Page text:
Matthew Parks, the parliamentary coordinator for the Congress of South African Trade Unions, an umbrella body for labor unions and an ANC partner, says BEE has helped grow South Africa’s Black middle class but that more must be done for workers, particularly those on minimum wages.

He also argues that the policy needs more time to bear fruit. “Three decades given to overcome the impact of three centuries (of White oppression) is not enough.”

According to Matona, of the Commission, BEE is “only one part of a suite of policy tools to achieve transformation,” which also includes laws around public procurement, competition, employment equity and skills development. “The overall outcome of economic transformation requires an assessment of all of these policies,” he said.

The sharpest criticism of BEE is that it has been corrupted by private interests, leading to severe maladministration in the public sector. “It’s a huge driver of corruption in the country,” said Mbeki.

He and other experts who spoke to CNN explained that under the auspices of advancing empowerment, politically connected Black people have in some instances been put into senior positions in state-owned companies despite not having the right qualifications or experience.

Similarly, some officials have abused public procurement rules that favor Black-owned businesses, awarding government contracts at inflated prices to underperforming companies in exchange for bribes, a phenomenon sometimes referred to locally as “tenderpreneurship.”

Infrastructure collapse

“Tenderpreneurship” has devastated state-owned companies and local governments across the country, said Ricardo Hausmann, the director of Harvard’s Growth Lab, a hub for research on economic growth and development. “Poor implementation of affirmative action in the public sector” has contributed to “collapsing state capacity,” he told CNN. “The poster child of this is the electricity sector.”

For much of last year, South Africans were without power for at least some portion of the day. “Loadshedding” — as it’s known locally — hit a new record, with power cuts on 335 days, according to state-owned power utility Eskom. The years-long electricity crisis has abated in recent months, but it is not yet over.

Widespread graft at Eskom and other government institutions, primarily under former President Jacob Zuma, has been a core reason for the collapse of South Africa’s electricity, transport and, latterly, water infrastructure, according to Haroon Bhorat, an economics professor at the University of Cape Town.

The result has been to cripple economic activity. Economists estimate that GDP growth could be as high as 3%-5.4% this year were it not for crumbling infrastructure. Instead, the International Monetary Fund forecasts a paltry 0.9% expansion.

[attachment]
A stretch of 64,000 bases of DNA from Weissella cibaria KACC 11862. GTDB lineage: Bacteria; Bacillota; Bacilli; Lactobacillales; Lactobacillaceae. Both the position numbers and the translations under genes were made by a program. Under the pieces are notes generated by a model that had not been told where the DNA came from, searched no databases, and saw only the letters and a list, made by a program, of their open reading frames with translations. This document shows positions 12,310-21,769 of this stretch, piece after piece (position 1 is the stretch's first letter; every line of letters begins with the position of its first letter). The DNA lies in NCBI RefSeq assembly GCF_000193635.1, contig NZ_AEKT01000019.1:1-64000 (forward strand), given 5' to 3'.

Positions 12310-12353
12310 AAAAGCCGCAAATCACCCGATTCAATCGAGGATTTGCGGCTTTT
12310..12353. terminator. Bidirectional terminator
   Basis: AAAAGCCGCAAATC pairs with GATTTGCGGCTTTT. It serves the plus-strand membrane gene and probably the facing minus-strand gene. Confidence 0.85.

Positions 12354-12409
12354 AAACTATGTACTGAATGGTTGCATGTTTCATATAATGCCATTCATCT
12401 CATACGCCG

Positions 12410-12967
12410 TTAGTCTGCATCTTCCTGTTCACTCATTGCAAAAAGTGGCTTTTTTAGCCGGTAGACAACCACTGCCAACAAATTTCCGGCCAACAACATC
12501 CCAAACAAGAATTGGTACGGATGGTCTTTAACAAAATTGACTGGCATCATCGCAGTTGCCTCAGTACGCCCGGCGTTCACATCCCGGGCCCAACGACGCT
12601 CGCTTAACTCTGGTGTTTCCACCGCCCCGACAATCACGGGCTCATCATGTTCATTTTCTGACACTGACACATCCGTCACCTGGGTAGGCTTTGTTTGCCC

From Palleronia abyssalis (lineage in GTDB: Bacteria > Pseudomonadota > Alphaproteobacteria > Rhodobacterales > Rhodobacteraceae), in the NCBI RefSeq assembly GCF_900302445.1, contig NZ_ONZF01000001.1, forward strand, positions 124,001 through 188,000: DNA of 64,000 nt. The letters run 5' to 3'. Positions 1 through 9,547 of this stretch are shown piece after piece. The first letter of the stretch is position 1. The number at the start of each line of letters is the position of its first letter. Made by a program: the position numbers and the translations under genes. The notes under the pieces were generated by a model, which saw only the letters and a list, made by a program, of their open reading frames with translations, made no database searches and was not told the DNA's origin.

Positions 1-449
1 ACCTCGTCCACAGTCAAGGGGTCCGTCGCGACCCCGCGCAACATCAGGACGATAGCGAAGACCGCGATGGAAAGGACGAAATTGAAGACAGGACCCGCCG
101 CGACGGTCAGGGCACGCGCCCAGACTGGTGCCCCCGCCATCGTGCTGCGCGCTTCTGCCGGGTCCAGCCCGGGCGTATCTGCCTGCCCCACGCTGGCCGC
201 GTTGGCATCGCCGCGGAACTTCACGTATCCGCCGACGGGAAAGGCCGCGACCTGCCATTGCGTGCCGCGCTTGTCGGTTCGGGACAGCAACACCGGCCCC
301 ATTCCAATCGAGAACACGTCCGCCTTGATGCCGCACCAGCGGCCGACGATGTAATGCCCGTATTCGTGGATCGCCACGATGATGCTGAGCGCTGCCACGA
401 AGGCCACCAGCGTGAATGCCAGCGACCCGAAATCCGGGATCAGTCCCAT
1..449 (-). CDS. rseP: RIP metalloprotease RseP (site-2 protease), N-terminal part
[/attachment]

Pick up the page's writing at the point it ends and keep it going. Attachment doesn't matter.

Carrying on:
The “ultimate effect” of collapsing infrastructure leading to lower economic growth rates is “a governing party that is going to struggle to get urban voters to believe it can turn the economy around,” Bhorat added.

South Africa’s economy hasn’t always been in dire straits. For the first 15 years of democracy, the ANC “managed the economy relatively well,” Bhorat said.

Under Thabo Mbeki, public debt fell considerably and the government even recorded small budget surpluses between 2006 and 2008, meaning it spent less than it received in taxes. Economic growth averaged around 4% a year.

In contrast, under Zuma, South Africa’s credit rating was downgraded to junk, or sub-investment grade, by S&P and Fitch. GDP growth averaged around 1.5% a year and the debt-to-GDP ratio more than doubled from a post-apartheid low of 24% in 2008, according to the IMF. It is now hovering around 75%.

While South Africa was far from perfect under Mbeki — violent crime was high, the country remained extremely unequal and public services, particularly education, needed considerable work — it had a much stronger economic foundation on which to tackle its plentiful post-apartheid challenges.

It is that foundation that the country must now painstakingly rebuild.

A better future for all?

One silver lining to South Africa’s economic crisis is a deepening partnership between government and business to meet the moment.

Chief executives from more than 130 major South African companies, including the likes of Investec and Discovery, as well as the local leaders of JPMorgan, Shell and Unilever have formed an initiative called Business for South Africa.

The group holds regular meetings with senior government officials, including President Ramaphosa and heads of state-owned companies, and is undertaking targeted interventions in areas including transport infrastructure and electricity.

These are already yielding positive results and could mean that power cuts are banished for good next year, according to Cas Coovadia, the CEO of Business Unity South Africa, the country’s main business lobby group.

“This has proven to be real partnership… we are making progress,” he told CNN. “The whole purpose of this intervention is to stop the slide and give us the space to begin to turn this big ship around.”

For Hausmann, of the Harvard Growth Lab, the ANC’s waning influence might be just what the party needs. If political power is more contested, it “puts more of the fear of the wrath of the people into government, so they feel the urgency to improve performance,” he said.

“In general, what disciplines governments is the fear of losing elections.”